Bearing Fruit: Art at the intersection of human and vegetable

Maine Farmland Trust Gallery heralds the arrival of spring with a group exhibition, Bearing Fruit, showcasing four artists in whose work the “organic” image plays a central role. The show runs from April 3 – May 8, with an opening reception on Friday, April 3, from 5:00 – 7:30 p.m.

Anne Alexander Sculptor

Strawberries sculpture by Anne Alexander

Sculptor Anne Alexander’s ceramic forms are about nature and its connection to life stages, growth cycles and the human body. Unique vegetables and fruits are sought out at farmers markets or in her own garden to model in clay. Vibrant reds enhance the voluptuousness of the larger-than-life fruits.

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“2457049.062500” by Leah Gauthier

Leah Gauthier’s sculptural work incorporates food, foraged natural materials, live plants and handmade objects. Her pieces are at once deep meditations on the present moment and imaginings related to quickly shifting landscapes, new juxtapositions of flora and fauna, and emerging and endangered life forms.

Jacinda Martinez is a young artist from the garment district in Brooklyn, NY, who has spent her last six years farming. She fashions elaborate dresses from otherwise discarded vegetable matter: broccoli stalks, bean vines, bolted lettuce. Her final product, much like a fashion shoot, is a series of elegant photographs of models clad in vegetables.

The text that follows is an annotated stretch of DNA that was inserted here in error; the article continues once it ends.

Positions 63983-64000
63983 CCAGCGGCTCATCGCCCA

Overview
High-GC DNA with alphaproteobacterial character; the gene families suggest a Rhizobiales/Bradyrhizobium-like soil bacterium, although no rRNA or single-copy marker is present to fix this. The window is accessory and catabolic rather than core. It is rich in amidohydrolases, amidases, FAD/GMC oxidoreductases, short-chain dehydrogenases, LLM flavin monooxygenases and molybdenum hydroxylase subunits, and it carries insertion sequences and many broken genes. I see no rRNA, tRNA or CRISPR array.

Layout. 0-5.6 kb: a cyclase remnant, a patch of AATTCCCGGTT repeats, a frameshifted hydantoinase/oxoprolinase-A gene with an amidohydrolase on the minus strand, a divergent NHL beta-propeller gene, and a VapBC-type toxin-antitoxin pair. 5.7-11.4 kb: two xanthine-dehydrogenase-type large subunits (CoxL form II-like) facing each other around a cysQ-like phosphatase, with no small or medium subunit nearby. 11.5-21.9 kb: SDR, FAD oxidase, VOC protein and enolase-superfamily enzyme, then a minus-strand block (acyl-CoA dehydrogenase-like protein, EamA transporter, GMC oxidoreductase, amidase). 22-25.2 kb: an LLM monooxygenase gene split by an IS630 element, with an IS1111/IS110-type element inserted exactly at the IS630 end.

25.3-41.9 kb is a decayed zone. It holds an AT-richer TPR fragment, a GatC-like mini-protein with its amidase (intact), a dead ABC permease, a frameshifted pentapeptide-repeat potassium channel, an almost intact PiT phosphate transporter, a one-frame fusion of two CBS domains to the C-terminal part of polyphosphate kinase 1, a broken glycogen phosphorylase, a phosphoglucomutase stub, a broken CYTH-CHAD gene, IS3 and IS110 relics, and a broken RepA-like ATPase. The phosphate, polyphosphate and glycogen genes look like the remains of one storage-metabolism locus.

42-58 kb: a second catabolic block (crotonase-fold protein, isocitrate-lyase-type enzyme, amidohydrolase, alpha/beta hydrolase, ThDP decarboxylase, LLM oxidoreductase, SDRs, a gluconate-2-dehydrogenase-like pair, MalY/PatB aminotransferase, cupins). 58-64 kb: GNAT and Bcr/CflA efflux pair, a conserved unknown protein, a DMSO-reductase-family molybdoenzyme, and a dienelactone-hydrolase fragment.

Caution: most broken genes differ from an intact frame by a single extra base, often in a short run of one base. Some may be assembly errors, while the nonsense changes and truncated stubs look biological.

Julie H. Rose describes her intricate fiber art as “always about nature, or more clearly, of nature.” Her work mimics nature’s process and her experience of being in and observing nature. The materials she chooses feel organic and most of them—sheep’s wool, silk, cotton, linen—are. Says Rose: “I have the illusion that they whisper to me what they want to become.”

Bearing Fruit plays at the intersection of human form and plant forms, the interdependence of species, or better yet, inseparable-ness – as reflected in the physical sensuality of Alexander’s vegetables or the vulnerability of Martinez’ models wrapped in their vegetable-fiber dresses. On the most basic level, the imagery suggests that we all stem from the same source.

Maine Farmland Trust Gallery is located at 97 Main Street in Belfast and open Monday through Friday (not on holidays) from 9 a.m. – 4 p.m. More information about the MFT Gallery can be found at mainefarmlandtrustgallery.org.

Maine Farmland Trust is a member-powered statewide nonprofit working to protect farmland, support farmers, and advance the future of farming. Maine Farmland Trust created its gallery to celebrate agriculture through art, and to inspire and inform the public about farming in Maine.